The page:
Rideau Hall, Friday, June 13, 2008.
My husband Jean-Daniel Lafond and I are very happy to welcome you to Rideau Hall, where earlier today, we held the 27th Art Matters forum. For those of you who are not familiar with these discussions, Art Matters was created as a space for reflection and dialogue on the arts and culture, in conjunction with each governor general award ceremony.
And journalism is an art, an essential one! Around the table this morning were gathered journalists, representatives of news organizations, writers, free thinkers. Together, we exchanged on how truth and plausibility traverse the media sphere and impact the public space. We discussed the importance of discernment, thoroughness, and taking time for reflection.
Also raised were the importance of journalism rooted in memory, consciousness, critical thinking and knowledge, and the challenge of expressing the diversity of peoples, of points of view and voices within our country. What better way to celebrate journalistic excellence in Canada than with a frank and enriching discussion.
This is the third time that I have presided over the presentation of the Michener Award since being installed as governor general of Canada in 2005. In truth, these awards hold a very special meaning for me. Because, as many of you already know, I was a journalist long before I found myself making the headlines.
And one of the first things I learned when I arrived in Ottawa was what it meant to be on the other side of the journalism coin. To find myself the subject of news, at times little more than a pretext to sell copies. It is not always easy.
My recent trip to France, which I undertook as I have all of my other official visits – to Italy, Haiti, Chile, Algeria, Mali, Ghana, South Africa, Morocco, Afghanistan, the Czech Republic, Brazil, and Argentina – brought on a media frenzy that none of the other visits had.
Was I there as part of some sort of conspiracy, to steal the spotlight, as many of the headlines read? Or, more maliciously, was I there to show off my posh French accent, as others claimed?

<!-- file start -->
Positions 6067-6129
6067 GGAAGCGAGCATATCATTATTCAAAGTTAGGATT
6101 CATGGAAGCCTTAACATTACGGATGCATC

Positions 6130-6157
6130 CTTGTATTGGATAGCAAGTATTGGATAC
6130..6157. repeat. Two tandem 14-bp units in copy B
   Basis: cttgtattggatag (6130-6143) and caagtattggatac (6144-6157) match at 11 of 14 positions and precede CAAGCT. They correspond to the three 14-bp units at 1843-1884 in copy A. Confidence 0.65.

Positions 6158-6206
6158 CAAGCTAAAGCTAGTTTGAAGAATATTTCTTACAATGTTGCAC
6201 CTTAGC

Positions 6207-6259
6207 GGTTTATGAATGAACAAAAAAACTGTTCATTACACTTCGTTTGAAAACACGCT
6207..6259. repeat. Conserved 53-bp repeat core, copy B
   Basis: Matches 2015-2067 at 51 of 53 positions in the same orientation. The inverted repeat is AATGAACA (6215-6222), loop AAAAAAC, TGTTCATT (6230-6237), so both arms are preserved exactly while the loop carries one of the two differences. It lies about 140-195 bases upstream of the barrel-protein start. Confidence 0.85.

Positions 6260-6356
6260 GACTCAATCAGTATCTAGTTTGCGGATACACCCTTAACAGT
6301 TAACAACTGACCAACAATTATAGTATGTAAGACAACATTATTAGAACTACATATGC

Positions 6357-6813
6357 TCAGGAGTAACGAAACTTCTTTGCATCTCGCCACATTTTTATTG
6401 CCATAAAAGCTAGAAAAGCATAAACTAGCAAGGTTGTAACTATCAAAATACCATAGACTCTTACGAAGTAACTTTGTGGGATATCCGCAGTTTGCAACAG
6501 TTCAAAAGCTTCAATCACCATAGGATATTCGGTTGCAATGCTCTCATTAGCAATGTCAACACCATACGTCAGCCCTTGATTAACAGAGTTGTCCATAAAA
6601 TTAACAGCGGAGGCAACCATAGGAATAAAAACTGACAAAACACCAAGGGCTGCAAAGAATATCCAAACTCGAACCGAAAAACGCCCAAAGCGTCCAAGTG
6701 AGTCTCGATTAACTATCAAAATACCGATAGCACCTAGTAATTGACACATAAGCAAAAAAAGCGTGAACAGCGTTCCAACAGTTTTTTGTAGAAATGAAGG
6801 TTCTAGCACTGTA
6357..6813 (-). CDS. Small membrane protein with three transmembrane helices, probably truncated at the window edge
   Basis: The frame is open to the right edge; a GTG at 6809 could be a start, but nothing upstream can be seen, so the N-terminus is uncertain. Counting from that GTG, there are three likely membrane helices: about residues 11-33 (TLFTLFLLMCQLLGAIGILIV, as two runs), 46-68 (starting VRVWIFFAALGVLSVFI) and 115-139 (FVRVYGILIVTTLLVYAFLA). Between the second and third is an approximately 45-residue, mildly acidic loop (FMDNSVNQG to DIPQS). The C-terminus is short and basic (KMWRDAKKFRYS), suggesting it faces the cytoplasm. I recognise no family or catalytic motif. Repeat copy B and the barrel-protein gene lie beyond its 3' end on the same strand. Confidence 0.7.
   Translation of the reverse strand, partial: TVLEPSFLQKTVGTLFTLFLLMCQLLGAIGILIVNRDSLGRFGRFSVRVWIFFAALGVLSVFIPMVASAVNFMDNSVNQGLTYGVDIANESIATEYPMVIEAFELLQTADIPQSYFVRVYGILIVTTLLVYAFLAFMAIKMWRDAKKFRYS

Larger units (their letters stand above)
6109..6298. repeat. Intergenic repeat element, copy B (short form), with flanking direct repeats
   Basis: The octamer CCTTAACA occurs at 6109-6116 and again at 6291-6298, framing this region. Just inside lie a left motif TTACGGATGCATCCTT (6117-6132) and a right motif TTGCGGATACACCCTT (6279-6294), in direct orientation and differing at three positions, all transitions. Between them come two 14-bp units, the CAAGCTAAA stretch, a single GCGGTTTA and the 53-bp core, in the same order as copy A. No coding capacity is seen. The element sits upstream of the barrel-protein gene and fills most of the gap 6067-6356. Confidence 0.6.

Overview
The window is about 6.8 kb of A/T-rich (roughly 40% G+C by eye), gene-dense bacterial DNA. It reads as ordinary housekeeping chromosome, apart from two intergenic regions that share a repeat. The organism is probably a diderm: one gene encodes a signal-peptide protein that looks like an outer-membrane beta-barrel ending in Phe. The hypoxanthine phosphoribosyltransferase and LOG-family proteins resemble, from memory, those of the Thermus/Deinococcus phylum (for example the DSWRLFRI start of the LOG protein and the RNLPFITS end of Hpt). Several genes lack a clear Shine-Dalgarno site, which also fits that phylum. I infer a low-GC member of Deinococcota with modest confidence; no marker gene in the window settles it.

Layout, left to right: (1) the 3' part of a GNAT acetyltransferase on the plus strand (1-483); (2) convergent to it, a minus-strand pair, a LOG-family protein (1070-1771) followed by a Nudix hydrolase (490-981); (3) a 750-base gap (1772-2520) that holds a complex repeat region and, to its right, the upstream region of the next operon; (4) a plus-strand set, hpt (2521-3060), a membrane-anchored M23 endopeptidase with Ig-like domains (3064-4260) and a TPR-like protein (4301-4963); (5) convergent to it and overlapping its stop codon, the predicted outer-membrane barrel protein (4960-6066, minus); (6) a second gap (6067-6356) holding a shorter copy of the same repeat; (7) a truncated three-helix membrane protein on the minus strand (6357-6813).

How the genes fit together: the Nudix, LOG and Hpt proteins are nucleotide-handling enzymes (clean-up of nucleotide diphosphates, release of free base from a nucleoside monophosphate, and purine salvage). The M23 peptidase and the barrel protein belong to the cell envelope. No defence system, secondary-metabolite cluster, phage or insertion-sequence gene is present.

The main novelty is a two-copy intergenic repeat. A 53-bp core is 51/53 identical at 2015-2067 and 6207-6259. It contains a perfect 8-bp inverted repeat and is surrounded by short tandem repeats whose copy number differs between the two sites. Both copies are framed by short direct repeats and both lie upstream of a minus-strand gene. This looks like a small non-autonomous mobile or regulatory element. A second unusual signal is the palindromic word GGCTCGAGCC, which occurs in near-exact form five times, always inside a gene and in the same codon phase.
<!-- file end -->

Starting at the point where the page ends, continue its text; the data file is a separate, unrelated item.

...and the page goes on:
Quite simply, I was there as Canada’s head of State, a francophone, a Quebecer, and proud to represent all Canadians, in this solemn year, for solemn it is indeed, as we commemorate a decisive chapter in our shared history: the 400th anniversary of the founding of the City of Québec.
As the visit unfolded, I also came to discover how quickly and enthusiastically images could pick up and run with what had been printed. Caricature, as Gérard Pelletier once said, is the smile of journalism.
And it is with all sincerity and an equal measure of humour that I would like to pay tribute this evening, as I stand before you, to caricaturists everywhere – not just those who have gratified me in their drawings – because their very existence reminds us of just how free we are in this country, where anything is possible.
In a book detailing the history of caricature in Canada, a drawing dated 1849 and created by John Wilson Bengough depicts Lord Elgin, then governor general of Canada, as a hermit. The caption explains that he was being reproached for being reclusive and isolating himself in his official residence at Monklands. Recent caricatures of me would seem to rebuke me for the very opposite.
All joking aside, we should rejoice in what caricaturists bring to the democratic life of our country. After all, as Gérard Pelletier explained, caricature, like authentic journalism from which it cannot be separated, can flourish only in a country where freedom reigns.
It is precisely because of that freedom of speech, that independence of spirit, that desire to defend the public good that journalism, as I see it, stands as one of the very foundations of our society.
You, the 2007 Michener Award finalists, who rely on precision, finesse and reflection, know this better than anyone. Believe me when I tell you that your sense of ethics reflects not only on the profession as a whole, but on all of society itself. You bring sense to a world that, too often, seems to make no sense at all.
The clarity you bring to the most complex things, the interpretations you offer without resorting to oversimplification, tell us how far we have come as a society.
Whether it be looking into ties between politics and the business world in the name of transparency, revealing substantial cost overruns on real estate projects by a Montreal institution, investigating the treatment of Afghan prisoners, reporting on the levels of lead in London’s drinking water, exploring the threat of floods on the Fraser River in British Columbia, or examining patient safety in Ontario hospitals, this year’s finalists are proof that journalism can make a difference and change our society for the better.
I would also like to congratulate Denise Davy of the Hamilton Spectator, who was awarded the 2008 Michener-Deacon Fellowship. Ms. Davy will be investigating the issue of children’s mental health.
I would like to express our thanks and heartfelt gratitude to news organizations and to all those who wield a pen or a microphone, especially this evening’s finalists for the Michener Award for Journalism.
And, of course, to caricaturists.
Thank you for remaining vigilant in the face of the world’s atrocities, and inspiring in the face of its wonders. Thank you above all for upholding the truth when so many things would seek to lead us astray.
As a former journalist and as Governor General of Canada, I thank you, from the bottom of my heart.
Her Excellency Michaëlle Jean
Governor General of Canada
Rideau Hall, Ottawa
June 13, 2008